We were up at 5:00 a.m. and in the Admiral’s Lounge, ready for our much anticipated trip to Paris. It was only then that we were informed that there would be no trips to Paris. We were told that we were 12 hours behind schedule and would not arrive in port to allow time for the longer shore excursions. We had encountered some bad whether, yes, but, seemed to “lose” the 12 hours after we had weathered the worst of the storms and winds. At that point, the Noordam became a vessel of approximately 1,200 absolutely livid passengers. There was a small number of passengers on board that had cruised for a very specific reason. They were elderly persons, some of whom had literally saved for this trip for a long period of time. They were on somewhat of a pilgrimage. They had fought on the beaches of Normandy, during the D Day invasion. They came to go back to pay their respects to their fallen brothers. They were told, as well, that they would not be going. The majority of the passengers on board had considered visiting Paris as one, maybe the most important, reason for booking this cruise, however the disappointment we all felt for ourselves paled as the story of these passenger’s loss circulated around the ship. Most passengers even decided that, as a group, we would agree to completely abort the next port, Vigo, Spain, and stay longer at LeHarve to allow these heroes to complete their mission. Someone went to the Captain, I am told, and asked if this might be accomplished. The answer was a resounding “NO”. (Seems that most requests to the staff ended with “NO”) This was hard to understand, as most of us understood that port changes are not at all completely unheard of, and apparently very easy to achieve. Maybe that only works when it is convenient to HAL. At any rate, it is my understanding that these persons did not get to make their trip. Because of the complete and total disgust at the treatment of these persons, not to mention the disappointment of other passengers and earlier problems with the cruise, many, many e-mails were generated from the ship to the administration of HAL. I did get an answer to mine – basically that my concerns were noted, however, due to the volume of complaints directly from the Noordam, they could not address the issues at that time. Despite the promise that they would “fully respond” to my concerns at a later time, I am still awaiting their response, 2 weeks after our return home. Our alternate shore excursion was a great disappointment. We went Honfleur, France. Although is a beautiful, quaint little town, we were taken there by the tour bus, unceremoniously dumped, and left for 2 ½ hours before the bus reappeared. Our tour guide was quite apologetic, however. He had been just as shocked as the passengers. He and the driver were at the pier at 6:00 a.m. to pick us up for the trip to Paris. There was no ship at the pier. The staff of HAL had simply not notified the tour providers of the interruption of the shore excursions. Our guide was prepared for a Paris tour. He knew virtually nothing about Honfleur. We, therefore, were transported, dumped and left to our own devices to see the sights.
By this time, there were few happy people on board. Several couples told me personally that they planed to just leave the cruise and fly home when we reached Lisbon. I understand that some passengers actually did follow through with that plan.
We were told, by the Captain, that we would again be late to our next port, Vigo, Sprain. We, however, arrived on time. Strangely, since all of the complaints from the ship to HAL, the communication from the Captain to the passengers (almost non-existent up until this time) abruptly changed. For the rest of the cruise, we had reports and updates from the Captain several times a day. At this port, we saw a glimmer of change in the cruise. We had a great shore excursion to the beautiful Parador in Bayona (a 14th century castle renovated into a beautiful state owned hotel) overlooking the breathtakingly beautiful blue Ria de Vigo below and to the ruins of an Iron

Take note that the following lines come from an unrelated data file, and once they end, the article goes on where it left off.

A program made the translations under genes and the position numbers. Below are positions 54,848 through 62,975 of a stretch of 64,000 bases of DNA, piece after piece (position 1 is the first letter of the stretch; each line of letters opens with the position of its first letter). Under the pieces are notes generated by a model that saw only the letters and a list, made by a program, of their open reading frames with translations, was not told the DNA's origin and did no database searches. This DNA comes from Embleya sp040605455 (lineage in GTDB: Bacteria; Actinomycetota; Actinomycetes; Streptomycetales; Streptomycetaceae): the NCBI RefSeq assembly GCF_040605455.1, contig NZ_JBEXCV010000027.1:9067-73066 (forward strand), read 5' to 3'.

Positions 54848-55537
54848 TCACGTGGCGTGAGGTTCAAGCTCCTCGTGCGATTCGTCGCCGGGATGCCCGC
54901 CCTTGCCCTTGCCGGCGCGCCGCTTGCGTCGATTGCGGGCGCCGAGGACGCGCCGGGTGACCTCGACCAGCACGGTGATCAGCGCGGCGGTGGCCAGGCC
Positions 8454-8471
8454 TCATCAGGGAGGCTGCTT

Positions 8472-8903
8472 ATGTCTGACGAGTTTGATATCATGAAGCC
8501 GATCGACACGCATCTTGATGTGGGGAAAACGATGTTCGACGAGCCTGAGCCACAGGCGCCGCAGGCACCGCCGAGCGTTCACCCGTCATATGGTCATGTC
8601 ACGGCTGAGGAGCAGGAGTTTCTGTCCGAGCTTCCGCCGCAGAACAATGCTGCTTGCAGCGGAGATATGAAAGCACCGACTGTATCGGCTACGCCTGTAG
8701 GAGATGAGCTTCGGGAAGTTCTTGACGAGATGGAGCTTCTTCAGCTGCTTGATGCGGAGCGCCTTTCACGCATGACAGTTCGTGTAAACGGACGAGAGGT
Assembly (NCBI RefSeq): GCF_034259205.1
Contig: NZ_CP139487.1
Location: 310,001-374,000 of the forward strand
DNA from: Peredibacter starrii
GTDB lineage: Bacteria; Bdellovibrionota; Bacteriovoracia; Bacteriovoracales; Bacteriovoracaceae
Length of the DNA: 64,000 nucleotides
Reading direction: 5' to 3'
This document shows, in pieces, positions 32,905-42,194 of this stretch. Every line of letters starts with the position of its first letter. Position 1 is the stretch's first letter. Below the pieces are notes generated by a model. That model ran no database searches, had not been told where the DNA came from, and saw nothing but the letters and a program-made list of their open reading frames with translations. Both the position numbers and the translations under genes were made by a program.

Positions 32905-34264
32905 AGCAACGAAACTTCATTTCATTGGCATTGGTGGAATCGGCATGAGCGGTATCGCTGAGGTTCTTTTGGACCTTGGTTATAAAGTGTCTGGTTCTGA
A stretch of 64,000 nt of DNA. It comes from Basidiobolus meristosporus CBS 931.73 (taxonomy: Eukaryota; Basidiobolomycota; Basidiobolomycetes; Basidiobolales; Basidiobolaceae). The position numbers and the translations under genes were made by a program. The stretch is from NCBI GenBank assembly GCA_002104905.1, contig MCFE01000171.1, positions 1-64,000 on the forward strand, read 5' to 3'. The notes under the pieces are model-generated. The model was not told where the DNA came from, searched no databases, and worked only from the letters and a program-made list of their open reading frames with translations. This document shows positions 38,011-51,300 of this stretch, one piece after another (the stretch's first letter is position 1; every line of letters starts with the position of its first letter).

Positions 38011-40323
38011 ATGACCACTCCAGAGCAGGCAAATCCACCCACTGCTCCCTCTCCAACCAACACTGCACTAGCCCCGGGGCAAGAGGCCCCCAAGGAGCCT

Lisbon was a very interesting and picturesque port. Not necessarily a place that I would visit again, but still, quite interesting and lovely.
One of the absolute highlights of the cruise. Beautiful and historical. Our tour guide was a history writer and was absolutely passionate with his love for and knowledge of his home.
This has never been a favorite city for me. It was, however, quite impressive to many other passengers.
If there is a fairy land on earth, this is it. We could not stop at Monte Carlo as planned, but anchored in the bay at Ville Franche’, France. This beautiful little paradise was an added bonus, despite being another deviation from our itinerary. Only about 30 minutes from Monte Carlo, this change resulted in a beautiful 30 minute ride to Monte Carlo along the beautiful French Rivera. Monte Carlo has an atmosphere and flavor that simply can’t be found anywhere else on earth. We have traveled extensively in the Mediterranean and have seen many beautiful sights. This place, however, somehow exudes such gentleness, pride and warmth that one could be happy there for a long, long time. The people of Monte Carlo still show a great respect and love for their deceased Princess, Grace, over 20 years after her untimely death. The absolute jewel in the crown of the Med.
What can be said about this Eternal City that has not already been said? Despite the terrible traffic, pick pockets, often perceived intensity of the Italian people, who could not want to visit this place over and over again? Each time there, we have discovered sights and learned facts about the Roman Empire that we didn’t know before. The city itself, coupled with the remarkable St. Peters’ Basilica and Vatican City make you understand that this is not a place to be seen in one day. This place must be visited solely and apart from any other place. This city must be explored, felt, respected and appreciated. One should spend more than a little time studying the Roman history to understand and appreciate the great significance and remarkable accomplishments of those ancient architects, artists, sculptors, and great minds of the day. This city literally makes history come alive. You are there, walking the same paths of those Emperors (whether good or bad as history might record), touching the same structures, imagining how incredible it must have been when the buildings were in tact and these ruins were a bustling center of civilization. I confess, I have a great passion for Rome.